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Rhadamanthus was the son of Zeus and Europa. After his death he was made one of the three judges of the dead in the underworld. His brothers were Sarpedon and Minos (also a king and later a judge of the dead). Rhadamanthus was raised by Asterion.

He had two sons, Gortys (From which the municipality on the Mediterranean island of Crete takes its name) and Erythrus.

According to one account, Rhadamanthus ruled Crete before Minos, and gave the island an excellent code of laws, which the Spartans were believed to have copied. Driven out of Crete by his brother, Minos, who was jealous of his popularity, he fled to Boeotia, where he wedded Alcmene.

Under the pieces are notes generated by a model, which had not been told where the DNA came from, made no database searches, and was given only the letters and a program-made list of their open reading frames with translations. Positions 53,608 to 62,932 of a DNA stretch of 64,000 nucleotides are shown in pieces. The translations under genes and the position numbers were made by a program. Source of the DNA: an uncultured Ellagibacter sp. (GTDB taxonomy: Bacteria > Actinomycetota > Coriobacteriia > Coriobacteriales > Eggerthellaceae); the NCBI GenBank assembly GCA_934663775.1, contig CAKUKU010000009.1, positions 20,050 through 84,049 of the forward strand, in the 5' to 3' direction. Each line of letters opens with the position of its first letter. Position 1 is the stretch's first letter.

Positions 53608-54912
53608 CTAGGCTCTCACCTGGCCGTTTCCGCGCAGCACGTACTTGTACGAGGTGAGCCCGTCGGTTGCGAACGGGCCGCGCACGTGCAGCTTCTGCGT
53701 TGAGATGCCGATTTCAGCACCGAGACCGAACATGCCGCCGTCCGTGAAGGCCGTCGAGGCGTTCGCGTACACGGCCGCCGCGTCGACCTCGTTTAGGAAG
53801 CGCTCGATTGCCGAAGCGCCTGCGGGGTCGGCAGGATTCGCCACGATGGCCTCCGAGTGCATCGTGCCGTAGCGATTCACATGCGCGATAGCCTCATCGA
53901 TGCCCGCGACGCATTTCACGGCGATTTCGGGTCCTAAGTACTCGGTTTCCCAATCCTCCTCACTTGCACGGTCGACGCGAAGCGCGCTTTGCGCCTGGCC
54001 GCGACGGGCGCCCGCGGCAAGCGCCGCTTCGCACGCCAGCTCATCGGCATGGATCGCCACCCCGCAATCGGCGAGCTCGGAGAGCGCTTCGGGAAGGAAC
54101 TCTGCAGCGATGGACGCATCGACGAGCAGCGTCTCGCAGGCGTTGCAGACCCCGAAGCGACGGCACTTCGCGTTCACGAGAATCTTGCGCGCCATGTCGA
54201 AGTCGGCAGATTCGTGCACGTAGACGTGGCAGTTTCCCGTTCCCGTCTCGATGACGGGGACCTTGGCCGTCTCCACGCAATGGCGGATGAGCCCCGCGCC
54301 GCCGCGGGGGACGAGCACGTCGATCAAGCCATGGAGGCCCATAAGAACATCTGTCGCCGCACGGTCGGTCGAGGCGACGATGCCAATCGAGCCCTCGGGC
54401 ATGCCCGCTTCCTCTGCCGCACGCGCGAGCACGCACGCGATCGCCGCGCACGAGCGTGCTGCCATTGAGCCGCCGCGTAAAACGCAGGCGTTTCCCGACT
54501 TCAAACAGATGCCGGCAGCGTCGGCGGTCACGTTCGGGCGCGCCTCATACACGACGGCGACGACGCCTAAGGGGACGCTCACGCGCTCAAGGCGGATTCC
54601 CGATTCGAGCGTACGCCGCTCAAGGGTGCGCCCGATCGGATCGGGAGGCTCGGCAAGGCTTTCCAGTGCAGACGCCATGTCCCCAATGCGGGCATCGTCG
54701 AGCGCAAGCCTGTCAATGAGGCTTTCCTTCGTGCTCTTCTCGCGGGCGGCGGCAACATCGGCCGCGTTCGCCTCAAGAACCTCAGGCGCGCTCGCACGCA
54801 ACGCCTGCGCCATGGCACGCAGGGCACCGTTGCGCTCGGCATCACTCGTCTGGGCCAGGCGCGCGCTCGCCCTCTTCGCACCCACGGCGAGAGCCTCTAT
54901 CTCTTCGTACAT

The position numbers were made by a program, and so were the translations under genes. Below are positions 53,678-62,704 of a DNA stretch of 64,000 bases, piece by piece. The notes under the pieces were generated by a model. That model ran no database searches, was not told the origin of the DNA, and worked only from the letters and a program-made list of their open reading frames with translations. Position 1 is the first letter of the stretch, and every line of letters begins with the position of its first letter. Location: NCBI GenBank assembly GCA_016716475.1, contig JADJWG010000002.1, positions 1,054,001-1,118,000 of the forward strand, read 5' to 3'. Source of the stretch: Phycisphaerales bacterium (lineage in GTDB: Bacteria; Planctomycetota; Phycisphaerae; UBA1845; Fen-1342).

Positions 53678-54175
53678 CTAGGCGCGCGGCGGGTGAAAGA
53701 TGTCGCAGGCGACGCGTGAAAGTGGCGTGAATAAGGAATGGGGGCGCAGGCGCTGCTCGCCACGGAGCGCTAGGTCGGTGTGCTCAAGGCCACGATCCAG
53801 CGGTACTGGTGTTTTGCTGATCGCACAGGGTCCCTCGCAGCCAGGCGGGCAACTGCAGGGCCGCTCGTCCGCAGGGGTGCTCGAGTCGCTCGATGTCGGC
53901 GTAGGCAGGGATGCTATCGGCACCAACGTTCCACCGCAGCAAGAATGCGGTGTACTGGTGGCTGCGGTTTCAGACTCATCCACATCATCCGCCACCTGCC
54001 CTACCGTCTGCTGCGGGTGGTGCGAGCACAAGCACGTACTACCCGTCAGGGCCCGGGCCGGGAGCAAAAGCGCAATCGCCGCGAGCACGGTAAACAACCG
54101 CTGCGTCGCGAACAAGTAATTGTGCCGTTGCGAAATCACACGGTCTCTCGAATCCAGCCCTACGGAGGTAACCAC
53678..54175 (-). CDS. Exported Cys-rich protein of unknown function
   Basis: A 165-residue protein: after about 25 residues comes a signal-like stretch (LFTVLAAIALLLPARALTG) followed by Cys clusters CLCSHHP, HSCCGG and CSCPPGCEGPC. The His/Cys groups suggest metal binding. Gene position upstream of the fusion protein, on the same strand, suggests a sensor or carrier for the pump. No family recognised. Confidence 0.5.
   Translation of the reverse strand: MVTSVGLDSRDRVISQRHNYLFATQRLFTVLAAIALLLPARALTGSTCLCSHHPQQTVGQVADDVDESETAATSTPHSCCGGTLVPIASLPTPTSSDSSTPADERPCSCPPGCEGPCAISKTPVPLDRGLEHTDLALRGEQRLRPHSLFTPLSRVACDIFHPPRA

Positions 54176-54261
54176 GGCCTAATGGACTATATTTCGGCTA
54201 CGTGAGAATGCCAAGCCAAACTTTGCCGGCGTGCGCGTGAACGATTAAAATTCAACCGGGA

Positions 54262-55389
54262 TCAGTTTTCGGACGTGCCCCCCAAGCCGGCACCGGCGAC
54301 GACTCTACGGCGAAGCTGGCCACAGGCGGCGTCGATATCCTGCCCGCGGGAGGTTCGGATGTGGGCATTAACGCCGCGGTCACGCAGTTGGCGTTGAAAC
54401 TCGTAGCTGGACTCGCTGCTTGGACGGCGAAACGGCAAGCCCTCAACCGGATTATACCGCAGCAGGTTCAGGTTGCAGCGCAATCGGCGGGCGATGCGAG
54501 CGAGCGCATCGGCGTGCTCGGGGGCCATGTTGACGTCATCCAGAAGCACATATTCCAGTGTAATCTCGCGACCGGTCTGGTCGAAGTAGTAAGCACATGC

Homer represents him as dwelling in the Elysian Fields (Odyssey, iv. 564), the paradise for the immortal sons of Zeus. According to later legends (c. 400 BC), on account of his inflexible integrity he was made one of the judges of the dead in the lower world, together with Aeacus and Minos.

He was supposed to judge the souls of Asians, Aeacus those of Europeans, while Minos had the casting vote. Virgil (69 - 18 BC) makes Rhadamanthus one of the judges and punishers of the damned in the Underworld (Tartarus) section of The Aeneid.

Bernard Sergent claims that the story is a late invention in that the theme of competition for a beloved youth is not in keeping with the Cretan pederastic tradition, and there is no record of this Miletus prior to the second century BC.